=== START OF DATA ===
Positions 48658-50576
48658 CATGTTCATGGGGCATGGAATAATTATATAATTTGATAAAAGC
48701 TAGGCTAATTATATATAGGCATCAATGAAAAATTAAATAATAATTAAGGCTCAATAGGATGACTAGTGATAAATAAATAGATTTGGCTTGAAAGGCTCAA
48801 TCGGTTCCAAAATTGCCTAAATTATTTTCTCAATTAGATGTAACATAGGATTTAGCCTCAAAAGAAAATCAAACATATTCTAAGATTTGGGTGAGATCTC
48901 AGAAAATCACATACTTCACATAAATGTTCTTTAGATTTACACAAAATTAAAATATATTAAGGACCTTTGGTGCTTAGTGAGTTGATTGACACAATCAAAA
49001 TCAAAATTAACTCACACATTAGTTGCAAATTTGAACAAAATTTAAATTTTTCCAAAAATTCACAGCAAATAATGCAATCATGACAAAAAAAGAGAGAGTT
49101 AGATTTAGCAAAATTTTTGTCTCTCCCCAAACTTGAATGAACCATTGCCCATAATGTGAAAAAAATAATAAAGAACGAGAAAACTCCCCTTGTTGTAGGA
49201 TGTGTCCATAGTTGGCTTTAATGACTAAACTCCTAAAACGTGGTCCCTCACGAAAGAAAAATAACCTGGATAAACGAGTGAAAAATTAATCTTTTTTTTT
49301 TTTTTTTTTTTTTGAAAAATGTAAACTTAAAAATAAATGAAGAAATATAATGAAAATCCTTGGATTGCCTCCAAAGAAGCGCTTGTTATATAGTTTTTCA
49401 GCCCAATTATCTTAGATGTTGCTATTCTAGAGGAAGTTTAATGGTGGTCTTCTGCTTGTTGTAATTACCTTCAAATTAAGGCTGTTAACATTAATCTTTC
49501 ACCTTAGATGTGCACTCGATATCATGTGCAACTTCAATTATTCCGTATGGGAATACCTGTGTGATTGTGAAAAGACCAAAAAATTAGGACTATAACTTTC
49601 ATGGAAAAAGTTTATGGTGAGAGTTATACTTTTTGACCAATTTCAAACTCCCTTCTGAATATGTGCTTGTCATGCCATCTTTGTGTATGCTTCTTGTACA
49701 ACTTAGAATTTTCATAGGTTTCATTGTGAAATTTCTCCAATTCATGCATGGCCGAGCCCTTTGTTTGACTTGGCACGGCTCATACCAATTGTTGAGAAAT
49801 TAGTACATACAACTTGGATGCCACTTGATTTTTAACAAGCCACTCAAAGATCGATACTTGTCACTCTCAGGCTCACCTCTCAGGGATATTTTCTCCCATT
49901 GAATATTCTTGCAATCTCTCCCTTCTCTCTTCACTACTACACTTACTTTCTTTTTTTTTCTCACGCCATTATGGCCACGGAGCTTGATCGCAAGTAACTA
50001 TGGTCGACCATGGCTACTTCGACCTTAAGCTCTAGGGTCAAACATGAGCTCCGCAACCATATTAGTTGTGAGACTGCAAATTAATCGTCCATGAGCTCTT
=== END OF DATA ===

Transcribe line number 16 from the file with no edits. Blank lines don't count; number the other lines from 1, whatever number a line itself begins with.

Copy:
50001 TGGTCGACCATGGCTACTTCGACCTTAAGCTCTAGGGTCAAACATGAGCTCCGCAACCATATTAGTTGTGAGACTGCAAATTAATCGTCCATGAGCTCTT